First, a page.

Recommended Reading for 16 April, 2010

Today is the Day of Silence for lesbian, gay, bi, queer/questioning, trans, asexual, and intersex (LGBQTAI) youth. In honour of that, I’ve selected some thematically related reading. Some of these pieces are older, but still highly relevant.

Corbett Joan O’Toole at Disability World: International Conference on Queerness & Disability Planned

It is challenging and often frustrating to get information about people who are disabled and queer. Most of the queer organizations do not have any information about people with disabilities. And most of the disability organizations do not have information about people who are queer. In fact, most organizations seem to assume or pretend that there are no queer disabled people. But numerous studies indicate that between 8-10% of any group of people will be queer people.

The Goldfish at Diary of a Goldfish: Trans Women & Feminism

I think I can best relate to this when it comes to my bisexuality. I didn’t finally work out that this is what I was until my twenties, but I was queer ever since I first fell in love with a girl, aged eleven. Without pointing the finger at me, people around me and society at large made it very clear how they felt about people who deviated from the heterosexual norm and I knew, whatever my exact complaint might be, I deviated. Stephen Fry writes very well about this in Moab is my Washpot, where even at a boarding school where everyone was at it like… rabbits in the absence of lady rabbits, Fry still knew that he was queer and queer was a problem.

cripchick: Join the Azolla Story

‘we, as disabled queer people of color, are the azolla. we are everywhere. we have the power to grow and build community (the azolla can double its biomass in 2 days!) we are beautiful. we give nutrient to those around us but either are invisible or called weeds. although we sustain community, the focus is never on us. we are working on creating a space, the Azolla Story, that changes this.’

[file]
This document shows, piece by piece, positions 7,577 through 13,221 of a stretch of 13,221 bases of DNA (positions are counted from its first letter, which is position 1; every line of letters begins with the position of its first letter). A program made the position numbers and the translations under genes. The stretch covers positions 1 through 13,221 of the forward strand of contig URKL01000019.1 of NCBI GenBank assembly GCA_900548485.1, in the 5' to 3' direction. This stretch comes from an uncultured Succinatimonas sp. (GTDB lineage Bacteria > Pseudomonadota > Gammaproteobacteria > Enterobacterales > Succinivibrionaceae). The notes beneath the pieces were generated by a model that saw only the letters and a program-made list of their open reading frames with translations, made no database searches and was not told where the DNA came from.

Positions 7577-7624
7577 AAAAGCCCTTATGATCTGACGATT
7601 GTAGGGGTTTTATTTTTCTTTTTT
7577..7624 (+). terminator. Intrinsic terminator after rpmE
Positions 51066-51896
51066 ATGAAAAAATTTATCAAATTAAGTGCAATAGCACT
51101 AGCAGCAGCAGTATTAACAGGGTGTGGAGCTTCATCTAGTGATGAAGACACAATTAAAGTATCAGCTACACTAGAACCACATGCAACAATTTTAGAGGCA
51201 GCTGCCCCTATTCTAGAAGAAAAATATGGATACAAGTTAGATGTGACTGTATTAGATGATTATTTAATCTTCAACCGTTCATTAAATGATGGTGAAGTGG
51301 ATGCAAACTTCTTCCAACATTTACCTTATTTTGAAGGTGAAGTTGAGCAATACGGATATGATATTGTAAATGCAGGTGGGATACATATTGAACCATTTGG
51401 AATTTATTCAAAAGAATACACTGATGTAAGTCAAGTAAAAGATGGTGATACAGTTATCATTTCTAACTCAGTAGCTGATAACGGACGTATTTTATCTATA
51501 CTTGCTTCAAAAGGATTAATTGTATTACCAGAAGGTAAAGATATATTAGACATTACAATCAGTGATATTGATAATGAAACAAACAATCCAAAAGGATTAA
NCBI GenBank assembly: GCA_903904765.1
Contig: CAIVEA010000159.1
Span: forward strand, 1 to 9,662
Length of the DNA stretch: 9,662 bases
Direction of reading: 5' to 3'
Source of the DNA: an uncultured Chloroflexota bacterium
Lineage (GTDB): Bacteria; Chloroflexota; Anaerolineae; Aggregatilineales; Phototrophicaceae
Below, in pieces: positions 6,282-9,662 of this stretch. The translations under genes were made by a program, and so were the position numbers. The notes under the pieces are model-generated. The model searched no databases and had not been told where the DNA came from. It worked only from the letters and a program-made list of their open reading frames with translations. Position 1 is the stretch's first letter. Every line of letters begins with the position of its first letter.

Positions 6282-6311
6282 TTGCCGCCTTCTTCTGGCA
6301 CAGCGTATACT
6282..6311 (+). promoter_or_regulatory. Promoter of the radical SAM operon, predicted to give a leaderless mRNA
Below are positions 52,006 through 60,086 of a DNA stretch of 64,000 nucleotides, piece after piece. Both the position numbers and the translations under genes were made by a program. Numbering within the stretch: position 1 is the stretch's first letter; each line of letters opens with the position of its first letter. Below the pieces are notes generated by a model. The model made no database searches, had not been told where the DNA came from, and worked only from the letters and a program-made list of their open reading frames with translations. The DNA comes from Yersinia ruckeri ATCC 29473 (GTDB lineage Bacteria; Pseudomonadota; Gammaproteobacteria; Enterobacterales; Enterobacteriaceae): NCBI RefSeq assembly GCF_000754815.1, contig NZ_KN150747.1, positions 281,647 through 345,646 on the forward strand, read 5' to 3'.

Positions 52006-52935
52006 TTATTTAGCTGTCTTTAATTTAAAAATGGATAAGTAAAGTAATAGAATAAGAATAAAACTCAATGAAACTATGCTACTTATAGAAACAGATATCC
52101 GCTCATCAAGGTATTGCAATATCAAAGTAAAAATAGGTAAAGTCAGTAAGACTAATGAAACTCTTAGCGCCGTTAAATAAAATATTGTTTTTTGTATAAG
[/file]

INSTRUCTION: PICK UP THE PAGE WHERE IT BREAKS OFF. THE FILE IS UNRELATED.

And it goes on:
Mia Mingus at Leaving Evidence: “Intersectionality” is a Big Fancy Word for My Life

Intersectionality is not just talking about the places you’re oppressed, but also the places where you have privilege.  Intersectionality is disabled white folks enacting their white entitlement through their disability identity.  It’s me having to choose between the POC caucus, the disability caucus, the API women’s caucus, or the adoptee caucus at the Creating Change in Detroit.  It’s thousands of LGBT and queer folks coming out for pride and 150 people coming out for Transgender Day of Remembrance…

Kenyon Farrow at The Grio: Anti-gay bullying is a deadly threat to children of color (via Racialicious)

The Gay, Lesbian and Straight Education Network (GLSEN) released a study last year about black, Latino, Asian, and Native American lesbian, gay, bisexual and transgender students, and found that “more than 80 percent of students reported being verbally harassed in school in the past year because of their sexual orientation, with African-American and Asian/Pacific Islander students being somewhat less likely than other students of color to report such experiences.”

Finally, a link to our own archives: Kaz’ guest post on Disability and Asexuality

Talking about the intersection of asexuality and disability is pretty difficult, because “asexuality” gets another meaning in disability rights discourse: it’s used to refer to the various stereotypes about disabled people’s sexualities. People do often seem to realise that this is problematic when it’s pointed out to them. However, what not so many people realise off the bat is that it goes beyond just “problematic”.

Please feel free to drop links to related reading in the comments!

About s.e. smith

s.e. smith is a recalcitrant, grumpy person with disabilities who enjoys riling people up, talking about language, tearing apart poor science reporting, and chasing cats around the house with squeaky mice in hand. Ou personal website can be found at this ain't livin'.